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How to Disciple Someone - 7 Key Aspects

Discipling other people is the one thing that Jesus told us to do before He went to Heaven. Making disciples is the great commission that Jesus gave His own disciples. 

But, so many churches today fail to communicate the importance of discipling people. You’ll see many churches celebrate people getting saved and deciding to follow Jesus. We should absolutely celebrate salvation, but that’s where our responsibility of discipling begins. 

How exactly are you supposed to disciple someone?

Discipling other people is relational, so it will always look slightly different. I believe there are 7 key aspects of discipleship that will help you effectively disciple others: relationship, prayer, difficult conversations, Biblical understanding, fruit of the Spirit, fun, and humility.

First, you need to understand why discipling other people is so important.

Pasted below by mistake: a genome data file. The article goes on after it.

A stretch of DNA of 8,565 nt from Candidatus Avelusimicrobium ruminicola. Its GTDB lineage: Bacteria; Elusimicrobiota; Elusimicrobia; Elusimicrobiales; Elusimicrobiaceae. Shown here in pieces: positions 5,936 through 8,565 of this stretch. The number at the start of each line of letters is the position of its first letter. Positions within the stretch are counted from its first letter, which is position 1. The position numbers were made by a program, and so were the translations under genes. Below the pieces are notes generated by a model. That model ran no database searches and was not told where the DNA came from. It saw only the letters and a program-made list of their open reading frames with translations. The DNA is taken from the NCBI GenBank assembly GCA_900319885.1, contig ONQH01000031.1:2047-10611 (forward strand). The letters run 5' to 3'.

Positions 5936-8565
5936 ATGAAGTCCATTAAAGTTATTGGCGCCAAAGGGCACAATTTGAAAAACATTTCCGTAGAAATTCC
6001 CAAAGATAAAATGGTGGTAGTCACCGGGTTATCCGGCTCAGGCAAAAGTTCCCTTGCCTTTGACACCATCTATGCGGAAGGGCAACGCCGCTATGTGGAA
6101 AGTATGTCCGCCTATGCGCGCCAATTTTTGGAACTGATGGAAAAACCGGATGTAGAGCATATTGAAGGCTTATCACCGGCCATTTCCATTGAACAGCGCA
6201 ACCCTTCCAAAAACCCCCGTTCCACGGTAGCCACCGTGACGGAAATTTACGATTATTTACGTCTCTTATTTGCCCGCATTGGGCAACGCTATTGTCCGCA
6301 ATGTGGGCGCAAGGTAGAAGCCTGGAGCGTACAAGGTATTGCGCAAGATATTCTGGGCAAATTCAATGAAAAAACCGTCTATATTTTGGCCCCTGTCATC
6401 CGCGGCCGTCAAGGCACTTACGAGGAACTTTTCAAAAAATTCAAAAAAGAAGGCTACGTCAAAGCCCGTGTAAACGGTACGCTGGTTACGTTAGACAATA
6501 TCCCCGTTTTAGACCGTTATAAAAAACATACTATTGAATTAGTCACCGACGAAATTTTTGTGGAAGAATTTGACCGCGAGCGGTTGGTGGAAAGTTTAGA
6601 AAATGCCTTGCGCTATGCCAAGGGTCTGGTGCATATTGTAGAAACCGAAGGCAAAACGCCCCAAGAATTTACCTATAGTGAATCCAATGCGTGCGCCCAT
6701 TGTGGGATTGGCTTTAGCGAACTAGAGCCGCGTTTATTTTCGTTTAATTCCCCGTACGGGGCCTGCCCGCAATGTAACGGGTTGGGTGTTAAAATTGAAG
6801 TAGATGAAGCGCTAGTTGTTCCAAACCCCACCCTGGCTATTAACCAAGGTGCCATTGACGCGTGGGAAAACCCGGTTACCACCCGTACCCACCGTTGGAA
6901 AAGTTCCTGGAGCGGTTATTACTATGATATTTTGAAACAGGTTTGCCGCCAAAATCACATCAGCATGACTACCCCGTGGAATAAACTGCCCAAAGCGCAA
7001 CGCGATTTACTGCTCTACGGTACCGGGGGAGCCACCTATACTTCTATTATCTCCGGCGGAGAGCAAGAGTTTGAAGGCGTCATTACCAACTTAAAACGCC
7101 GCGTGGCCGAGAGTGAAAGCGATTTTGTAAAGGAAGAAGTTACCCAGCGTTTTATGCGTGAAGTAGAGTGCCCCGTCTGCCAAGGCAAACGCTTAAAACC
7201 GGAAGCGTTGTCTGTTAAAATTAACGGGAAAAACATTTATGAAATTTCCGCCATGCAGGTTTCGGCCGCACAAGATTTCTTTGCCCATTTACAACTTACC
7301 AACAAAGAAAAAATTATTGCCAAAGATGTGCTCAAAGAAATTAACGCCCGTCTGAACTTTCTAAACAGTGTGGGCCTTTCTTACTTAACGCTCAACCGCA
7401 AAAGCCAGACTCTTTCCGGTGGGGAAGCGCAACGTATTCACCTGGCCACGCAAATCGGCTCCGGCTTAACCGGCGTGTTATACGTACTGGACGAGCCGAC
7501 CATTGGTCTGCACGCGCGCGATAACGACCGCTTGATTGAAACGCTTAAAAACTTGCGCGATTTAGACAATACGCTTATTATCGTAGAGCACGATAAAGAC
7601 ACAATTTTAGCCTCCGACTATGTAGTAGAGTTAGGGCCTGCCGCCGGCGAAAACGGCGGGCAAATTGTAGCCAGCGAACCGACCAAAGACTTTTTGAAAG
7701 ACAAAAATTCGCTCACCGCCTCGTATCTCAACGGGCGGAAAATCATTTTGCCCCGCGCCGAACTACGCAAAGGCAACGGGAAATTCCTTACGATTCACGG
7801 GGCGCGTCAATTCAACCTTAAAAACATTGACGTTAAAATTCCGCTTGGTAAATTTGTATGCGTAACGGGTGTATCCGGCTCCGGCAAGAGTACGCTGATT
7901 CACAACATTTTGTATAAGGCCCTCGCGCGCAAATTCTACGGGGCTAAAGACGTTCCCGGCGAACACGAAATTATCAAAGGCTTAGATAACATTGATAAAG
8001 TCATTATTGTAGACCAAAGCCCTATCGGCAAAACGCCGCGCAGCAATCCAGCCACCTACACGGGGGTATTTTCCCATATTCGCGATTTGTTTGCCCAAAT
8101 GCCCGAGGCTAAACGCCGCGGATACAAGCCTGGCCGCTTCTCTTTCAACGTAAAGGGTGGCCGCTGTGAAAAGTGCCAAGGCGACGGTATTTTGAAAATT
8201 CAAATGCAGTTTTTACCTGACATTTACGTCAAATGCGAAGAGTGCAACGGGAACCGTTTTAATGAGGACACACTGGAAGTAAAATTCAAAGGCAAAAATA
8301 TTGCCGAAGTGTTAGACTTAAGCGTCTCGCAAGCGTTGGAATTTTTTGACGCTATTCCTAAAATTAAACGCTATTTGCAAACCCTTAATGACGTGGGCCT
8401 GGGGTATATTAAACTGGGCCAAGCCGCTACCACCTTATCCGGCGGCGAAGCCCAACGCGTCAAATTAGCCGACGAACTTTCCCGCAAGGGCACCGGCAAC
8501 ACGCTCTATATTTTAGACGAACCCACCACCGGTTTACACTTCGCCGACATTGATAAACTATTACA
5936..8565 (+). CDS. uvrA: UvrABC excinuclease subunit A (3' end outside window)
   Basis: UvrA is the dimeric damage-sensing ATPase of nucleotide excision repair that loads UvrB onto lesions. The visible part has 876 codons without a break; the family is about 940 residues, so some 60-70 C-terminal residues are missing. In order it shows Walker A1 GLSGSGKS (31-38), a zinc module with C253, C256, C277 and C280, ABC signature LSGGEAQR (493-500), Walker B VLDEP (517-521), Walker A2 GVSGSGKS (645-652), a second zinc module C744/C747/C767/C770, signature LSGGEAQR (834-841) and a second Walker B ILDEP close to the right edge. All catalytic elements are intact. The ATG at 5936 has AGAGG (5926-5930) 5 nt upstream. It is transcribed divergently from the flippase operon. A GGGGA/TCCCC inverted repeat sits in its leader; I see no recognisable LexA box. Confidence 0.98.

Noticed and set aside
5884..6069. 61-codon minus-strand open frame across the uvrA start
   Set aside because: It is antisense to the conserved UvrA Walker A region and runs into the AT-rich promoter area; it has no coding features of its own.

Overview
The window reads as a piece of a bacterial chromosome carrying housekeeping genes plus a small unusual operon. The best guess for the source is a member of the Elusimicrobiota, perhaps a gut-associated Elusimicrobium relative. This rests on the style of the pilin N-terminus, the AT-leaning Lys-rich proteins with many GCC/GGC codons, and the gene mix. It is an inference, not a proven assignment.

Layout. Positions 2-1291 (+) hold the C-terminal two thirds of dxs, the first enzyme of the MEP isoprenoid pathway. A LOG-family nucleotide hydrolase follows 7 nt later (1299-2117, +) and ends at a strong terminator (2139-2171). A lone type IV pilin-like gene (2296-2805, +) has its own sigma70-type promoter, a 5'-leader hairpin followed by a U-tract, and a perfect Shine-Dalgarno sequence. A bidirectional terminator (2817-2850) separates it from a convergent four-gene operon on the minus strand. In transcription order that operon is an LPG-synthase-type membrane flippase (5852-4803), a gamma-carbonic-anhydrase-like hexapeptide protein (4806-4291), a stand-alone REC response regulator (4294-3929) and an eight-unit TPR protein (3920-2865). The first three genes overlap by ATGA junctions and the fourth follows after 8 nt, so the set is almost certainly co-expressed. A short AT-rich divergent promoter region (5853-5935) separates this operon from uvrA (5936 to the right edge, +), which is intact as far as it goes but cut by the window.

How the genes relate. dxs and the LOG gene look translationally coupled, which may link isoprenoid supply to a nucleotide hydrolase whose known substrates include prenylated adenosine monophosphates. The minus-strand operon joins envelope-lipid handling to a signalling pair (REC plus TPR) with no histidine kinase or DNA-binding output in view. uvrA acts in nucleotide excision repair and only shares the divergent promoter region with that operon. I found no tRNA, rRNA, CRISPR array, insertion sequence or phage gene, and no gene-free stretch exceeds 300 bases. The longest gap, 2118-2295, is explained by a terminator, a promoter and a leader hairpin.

We can’t get anyone saved–that’s God’s job. He brings us from death to life and renews our hearts. But He designed it so that other believers would make disciples.

We can see a picture of this when Lazarus is raised from the dead in John 11.

When he had said this, Jesus called in a loud voice, “Lazarus, come out!” The dead man came out, his hands and feet wrapped with strips of linen, and a cloth around his face. Jesus said to them, “Take off the grave clothes and let him go.”
John 11:43-44 NKJV

Jesus was the one that resurrected Lazarus and gave him new life. But Jesus told the disciples to take off his grave clothes. 

We see a similar story in the feeding of the 5,000 people. Jesus multiplies the bread and fish, but the disciples hand it out to all of the people.

Here are the seven keys aspects of discipling people.

1. Relationship

We need to have a relationship with the people we’re discipling. There’s a common saying that people don’t care how much you know until they know how much you care. Before you can teach people about faith and Godly living, you need to show them that you love and care about them.

“These things I command you, that you love one another.” John 15:17 NKJV

What does that look like?

We’re told countless times that we need to love people. I think it’s just as important to know people. There’s another common saying that people want to be loved, needed, and known. We all have a natural longing for loving relationships with other people. 

But, we can get this backwards. If you love people before knowing them, it feels disingenuous. How can you love me when you don’t know anything about me?